That Time and That Place

Peng Wei
I was like a lot of children; one of my childhood games was to draw a watch on my wrist.
On April 03, 2010, I once again started to draw watches on my wrist every day, with the time set to 9:20 a.m.
But this time it is not a game. Perhaps I added another game, a game that we could never win, like testing time and power.
The things that happened on April 3 upset me and kept me awake at night. From that day, I discovered that, when faced with this kind of event, all we can do is wait and count the time. One, two, three days...
Games become sad. Some of the watches were drawn very beautifully, very contentedly. Then slowly, the traces on the skin became blurry and washed away.
I don’t really believe in anything, apart from time. Time is fair to everyone, but time is also cruel. Some things become clearer and more eternal with time, but many more things are kindly erased by time. I don’t actually even believe in time.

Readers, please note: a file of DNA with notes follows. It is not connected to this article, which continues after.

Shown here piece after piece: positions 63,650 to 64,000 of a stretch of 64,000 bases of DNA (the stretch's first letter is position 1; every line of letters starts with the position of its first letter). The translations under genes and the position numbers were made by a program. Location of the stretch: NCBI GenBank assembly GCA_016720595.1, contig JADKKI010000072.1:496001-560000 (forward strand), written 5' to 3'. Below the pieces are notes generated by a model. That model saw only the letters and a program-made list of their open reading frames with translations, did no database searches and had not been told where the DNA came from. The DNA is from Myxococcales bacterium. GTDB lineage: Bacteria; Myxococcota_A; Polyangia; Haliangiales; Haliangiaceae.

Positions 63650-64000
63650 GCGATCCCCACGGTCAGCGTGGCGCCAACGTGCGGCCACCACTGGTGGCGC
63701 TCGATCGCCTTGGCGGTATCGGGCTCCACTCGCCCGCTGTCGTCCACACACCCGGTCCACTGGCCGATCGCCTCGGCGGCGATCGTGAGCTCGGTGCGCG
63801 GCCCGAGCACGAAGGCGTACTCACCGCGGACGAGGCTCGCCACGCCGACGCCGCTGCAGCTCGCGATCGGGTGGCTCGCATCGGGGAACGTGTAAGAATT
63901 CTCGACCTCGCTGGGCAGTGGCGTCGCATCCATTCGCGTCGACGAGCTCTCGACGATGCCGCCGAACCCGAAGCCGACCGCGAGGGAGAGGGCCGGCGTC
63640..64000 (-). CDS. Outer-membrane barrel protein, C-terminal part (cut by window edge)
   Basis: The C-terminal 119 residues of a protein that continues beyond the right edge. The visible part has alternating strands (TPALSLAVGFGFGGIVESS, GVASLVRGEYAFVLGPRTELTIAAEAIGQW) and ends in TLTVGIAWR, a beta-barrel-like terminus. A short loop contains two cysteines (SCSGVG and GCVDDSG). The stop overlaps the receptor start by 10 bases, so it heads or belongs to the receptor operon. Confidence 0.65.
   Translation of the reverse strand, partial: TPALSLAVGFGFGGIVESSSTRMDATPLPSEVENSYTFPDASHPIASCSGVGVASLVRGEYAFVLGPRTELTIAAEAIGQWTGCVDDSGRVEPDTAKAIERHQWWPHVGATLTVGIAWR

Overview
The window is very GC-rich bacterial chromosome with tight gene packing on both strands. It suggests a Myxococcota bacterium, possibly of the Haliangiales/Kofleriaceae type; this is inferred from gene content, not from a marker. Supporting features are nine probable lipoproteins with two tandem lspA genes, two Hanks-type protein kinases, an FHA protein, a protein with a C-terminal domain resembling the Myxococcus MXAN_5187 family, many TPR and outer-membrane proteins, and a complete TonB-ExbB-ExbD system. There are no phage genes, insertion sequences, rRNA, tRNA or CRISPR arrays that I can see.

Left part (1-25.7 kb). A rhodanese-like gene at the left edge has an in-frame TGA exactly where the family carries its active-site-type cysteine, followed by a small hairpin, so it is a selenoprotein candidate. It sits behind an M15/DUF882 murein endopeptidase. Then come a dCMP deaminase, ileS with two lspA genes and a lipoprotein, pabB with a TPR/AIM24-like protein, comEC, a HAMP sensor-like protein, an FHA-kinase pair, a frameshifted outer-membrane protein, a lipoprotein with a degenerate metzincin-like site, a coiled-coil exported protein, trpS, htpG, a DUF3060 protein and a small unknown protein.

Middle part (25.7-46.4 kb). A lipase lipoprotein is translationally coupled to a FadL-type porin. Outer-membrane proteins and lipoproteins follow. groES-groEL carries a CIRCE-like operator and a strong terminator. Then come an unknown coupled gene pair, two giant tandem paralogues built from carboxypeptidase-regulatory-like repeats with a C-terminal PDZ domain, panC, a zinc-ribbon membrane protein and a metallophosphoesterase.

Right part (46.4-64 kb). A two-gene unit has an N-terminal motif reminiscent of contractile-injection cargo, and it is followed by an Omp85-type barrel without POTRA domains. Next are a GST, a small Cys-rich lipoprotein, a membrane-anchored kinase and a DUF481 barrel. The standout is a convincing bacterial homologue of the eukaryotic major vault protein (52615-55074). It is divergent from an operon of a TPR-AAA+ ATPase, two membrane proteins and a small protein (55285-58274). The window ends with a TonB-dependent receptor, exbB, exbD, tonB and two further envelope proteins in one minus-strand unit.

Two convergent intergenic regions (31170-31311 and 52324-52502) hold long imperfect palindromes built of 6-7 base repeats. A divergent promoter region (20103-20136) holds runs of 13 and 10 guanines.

Sometimes, we can’t help but remain silent, waiting for time to pass, but time never waits for us.
Time is like a magician’s spell; we can’t escape it, because we are bound to it. When confronting time, I am completely helpless; I can only choose to believe.
Escape. But who can escape the pursuit of time? Clocks and time quantify life, killing the eternal.
Recording 81 days is not an attempt to hold on to pain, but rather, it is an attempt to use time to understand time and everything else, good and bad, indistinctness and clarity, sweetness and sorrow, impermanence, and eternity.